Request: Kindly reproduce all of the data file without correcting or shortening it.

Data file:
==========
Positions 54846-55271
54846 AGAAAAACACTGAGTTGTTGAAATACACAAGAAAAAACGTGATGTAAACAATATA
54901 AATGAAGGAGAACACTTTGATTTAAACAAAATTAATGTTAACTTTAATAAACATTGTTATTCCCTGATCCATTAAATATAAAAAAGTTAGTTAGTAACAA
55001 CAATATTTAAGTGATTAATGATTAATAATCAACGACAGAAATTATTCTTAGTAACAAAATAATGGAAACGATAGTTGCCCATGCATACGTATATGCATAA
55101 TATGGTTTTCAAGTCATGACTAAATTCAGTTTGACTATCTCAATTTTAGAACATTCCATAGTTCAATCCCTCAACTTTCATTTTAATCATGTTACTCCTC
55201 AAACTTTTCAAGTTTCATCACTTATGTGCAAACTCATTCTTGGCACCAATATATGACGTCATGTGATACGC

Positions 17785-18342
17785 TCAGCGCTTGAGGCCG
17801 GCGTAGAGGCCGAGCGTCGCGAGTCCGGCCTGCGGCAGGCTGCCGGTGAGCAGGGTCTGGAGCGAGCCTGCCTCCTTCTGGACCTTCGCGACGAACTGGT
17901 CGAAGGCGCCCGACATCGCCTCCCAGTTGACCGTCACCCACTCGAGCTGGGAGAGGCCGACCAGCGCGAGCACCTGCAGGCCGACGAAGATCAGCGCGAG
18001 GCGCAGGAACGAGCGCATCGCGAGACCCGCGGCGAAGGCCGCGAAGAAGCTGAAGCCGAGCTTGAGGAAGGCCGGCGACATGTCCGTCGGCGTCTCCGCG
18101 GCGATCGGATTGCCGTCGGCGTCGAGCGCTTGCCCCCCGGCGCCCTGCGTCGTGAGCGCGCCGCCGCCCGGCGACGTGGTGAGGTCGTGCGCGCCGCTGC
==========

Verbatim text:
Positions 54846-55271
54846 AGAAAAACACTGAGTTGTTGAAATACACAAGAAAAAACGTGATGTAAACAATATA
54901 AATGAAGGAGAACACTTTGATTTAAACAAAATTAATGTTAACTTTAATAAACATTGTTATTCCCTGATCCATTAAATATAAAAAAGTTAGTTAGTAACAA
55001 CAATATTTAAGTGATTAATGATTAATAATCAACGACAGAAATTATTCTTAGTAACAAAATAATGGAAACGATAGTTGCCCATGCATACGTATATGCATAA
55101 TATGGTTTTCAAGTCATGACTAAATTCAGTTTGACTATCTCAATTTTAGAACATTCCATAGTTCAATCCCTCAACTTTCATTTTAATCATGTTACTCCTC
55201 AAACTTTTCAAGTTTCATCACTTATGTGCAAACTCATTCTTGGCACCAATATATGACGTCATGTGATACGC

Positions 17785-18342
17785 TCAGCGCTTGAGGCCG
17801 GCGTAGAGGCCGAGCGTCGCGAGTCCGGCCTGCGGCAGGCTGCCGGTGAGCAGGGTCTGGAGCGAGCCTGCCTCCTTCTGGACCTTCGCGACGAACTGGT
17901 CGAAGGCGCCCGACATCGCCTCCCAGTTGACCGTCACCCACTCGAGCTGGGAGAGGCCGACCAGCGCGAGCACCTGCAGGCCGACGAAGATCAGCGCGAG
18001 GCGCAGGAACGAGCGCATCGCGAGACCCGCGGCGAAGGCCGCGAAGAAGCTGAAGCCGAGCTTGAGGAAGGCCGGCGACATGTCCGTCGGCGTCTCCGCG
18101 GCGATCGGATTGCCGTCGGCGTCGAGCGCTTGCCCCCCGGCGCCCTGCGTCGTGAGCGCGCCGCCGCCCGGCGACGTGGTGAGGTCGTGCGCGCCGCTGC